Tommy Hunter, who thought his pitching days were over after multiple surgeries last year to repair six herniations in his back, made it back to the majors Friday when the Mets promoted him from Triple-A Syracuse.
“It’s kinda wild,” said Hunter, a 35-year-old righthanded reliever. “I don’t think a lot of people understand how messed up I was.”
He last appeared in a game in May 2021, when he was with the Mets, collected the first hit of his 14-season MLB career and jubilantly declared that he felt like “a real baseball player.”
The next day, his back “said ‘no go,’ ” Hunter recalled. It had been bothering him, but this was worse. The Mets put him on the injured list with “lower back pain” the next day, transferred him to the 60-day IL the next month and traded him to the Rays to help offset salary in the Rich Hill deal on July 23. He became a free agent in November.
Those technicalities were secondary, if that, to life concerns. He couldn’t feel his left leg. “I had no idea that you could be in that much pain,” said Hunter, whose sons are 6, 4 and 1. “I was trying to play with my kids again. I was trying to walk. I was trying to do important things, like feed the baby. I was struggling . . . ”
Baseball was less an afterthought and more not a thought at all — until February, months removed from his operations. He was in his basement throwing batting practice to his oldest son when he realized: “That didn’t hurt.” The wheels started turning. He couldn’t help but wonder. His wife, Ellen, encouraged him: “You want to just give it a chance and go get a picture with the little one?”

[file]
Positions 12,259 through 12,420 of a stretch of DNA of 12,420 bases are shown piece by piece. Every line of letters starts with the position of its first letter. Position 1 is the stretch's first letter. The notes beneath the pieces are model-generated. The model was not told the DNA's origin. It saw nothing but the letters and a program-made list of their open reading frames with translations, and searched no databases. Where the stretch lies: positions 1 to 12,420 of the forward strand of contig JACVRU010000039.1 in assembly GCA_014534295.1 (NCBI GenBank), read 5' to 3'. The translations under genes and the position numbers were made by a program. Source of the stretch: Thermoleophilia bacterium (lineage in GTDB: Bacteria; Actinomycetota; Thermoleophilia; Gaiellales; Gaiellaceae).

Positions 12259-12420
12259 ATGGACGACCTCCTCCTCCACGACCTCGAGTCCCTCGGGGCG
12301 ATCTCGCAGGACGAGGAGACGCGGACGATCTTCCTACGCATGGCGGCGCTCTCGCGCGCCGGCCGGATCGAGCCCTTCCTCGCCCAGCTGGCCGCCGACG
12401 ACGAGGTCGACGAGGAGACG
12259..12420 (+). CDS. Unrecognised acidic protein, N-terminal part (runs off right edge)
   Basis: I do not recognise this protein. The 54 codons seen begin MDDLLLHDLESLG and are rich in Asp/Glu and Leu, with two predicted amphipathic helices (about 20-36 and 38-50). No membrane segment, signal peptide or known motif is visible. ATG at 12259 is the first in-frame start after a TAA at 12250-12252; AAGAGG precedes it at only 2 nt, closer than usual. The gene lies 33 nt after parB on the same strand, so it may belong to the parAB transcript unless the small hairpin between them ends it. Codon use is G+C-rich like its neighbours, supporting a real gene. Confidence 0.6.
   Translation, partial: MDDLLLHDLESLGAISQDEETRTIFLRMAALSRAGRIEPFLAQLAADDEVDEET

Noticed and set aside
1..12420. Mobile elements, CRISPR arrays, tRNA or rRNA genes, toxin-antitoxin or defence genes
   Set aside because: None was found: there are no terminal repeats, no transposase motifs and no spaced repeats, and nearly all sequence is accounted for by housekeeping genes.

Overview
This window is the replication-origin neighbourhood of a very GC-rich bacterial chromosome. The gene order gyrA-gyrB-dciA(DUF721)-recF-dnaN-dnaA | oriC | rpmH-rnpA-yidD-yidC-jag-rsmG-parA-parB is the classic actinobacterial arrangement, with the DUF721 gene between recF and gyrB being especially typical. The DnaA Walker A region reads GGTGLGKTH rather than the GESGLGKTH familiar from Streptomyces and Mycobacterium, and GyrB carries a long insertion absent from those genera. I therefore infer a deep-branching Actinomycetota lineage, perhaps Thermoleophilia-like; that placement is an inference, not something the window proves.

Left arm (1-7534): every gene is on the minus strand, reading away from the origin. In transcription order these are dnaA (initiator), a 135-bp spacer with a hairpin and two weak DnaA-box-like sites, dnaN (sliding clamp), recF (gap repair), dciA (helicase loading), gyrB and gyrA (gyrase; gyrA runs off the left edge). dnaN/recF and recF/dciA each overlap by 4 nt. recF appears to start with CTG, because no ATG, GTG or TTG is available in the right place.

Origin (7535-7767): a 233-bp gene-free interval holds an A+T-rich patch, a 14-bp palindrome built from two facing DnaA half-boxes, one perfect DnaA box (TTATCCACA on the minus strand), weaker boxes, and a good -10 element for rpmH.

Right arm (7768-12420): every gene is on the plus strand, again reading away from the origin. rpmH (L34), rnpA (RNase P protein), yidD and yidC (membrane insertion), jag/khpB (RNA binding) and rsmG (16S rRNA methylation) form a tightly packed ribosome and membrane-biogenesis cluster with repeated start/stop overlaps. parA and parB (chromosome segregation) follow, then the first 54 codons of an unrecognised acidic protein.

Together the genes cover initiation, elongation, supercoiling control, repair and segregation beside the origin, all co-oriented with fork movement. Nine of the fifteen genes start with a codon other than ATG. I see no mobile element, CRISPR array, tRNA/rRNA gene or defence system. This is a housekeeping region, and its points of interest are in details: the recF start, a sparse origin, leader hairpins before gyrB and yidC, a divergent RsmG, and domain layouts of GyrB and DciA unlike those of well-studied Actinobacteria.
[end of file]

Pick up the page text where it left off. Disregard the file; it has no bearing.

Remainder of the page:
Their youngest was the only member of the family not to have a photo with Hunter on a major-league field. Hunter set out to change that, relocating to Palm Beach County, Florida, to train at Cressey Sports Performance, a renowned facility. By late April, he had a minor-league deal with the Mets.
Hunter pitched OK in the minors — a 4.61 ERA in eight games, better lately — and the Mets called him up for the beginning of their series against the Marlins. They demoted reliever Jake Reed to Syracuse and designated infielder Gosuke Katoh to clear roster room.
That reunited Hunter with Buck Showalter, whom he called his favorite manager ever after their years together in Baltimore, and his 2021 Mets teammates. When Pete Alonso came over for a huge hug in the locker room Friday, Hunter told him his 6-year-old had been wearing his Alonso No. 20 shirsey all day. “I want them to wear Dad’s shirt,” Alonso told him.
Hunter’s family will be in town by Saturday. He’ll get a picture with the little one.
“Life is about chances,’’ he said. “You gotta take them. Put your foot in the door, see if it happens. That’s the approach I took. Luckily it’s panned out, to be here back in the clubhouse. I’m pretty happy about it.”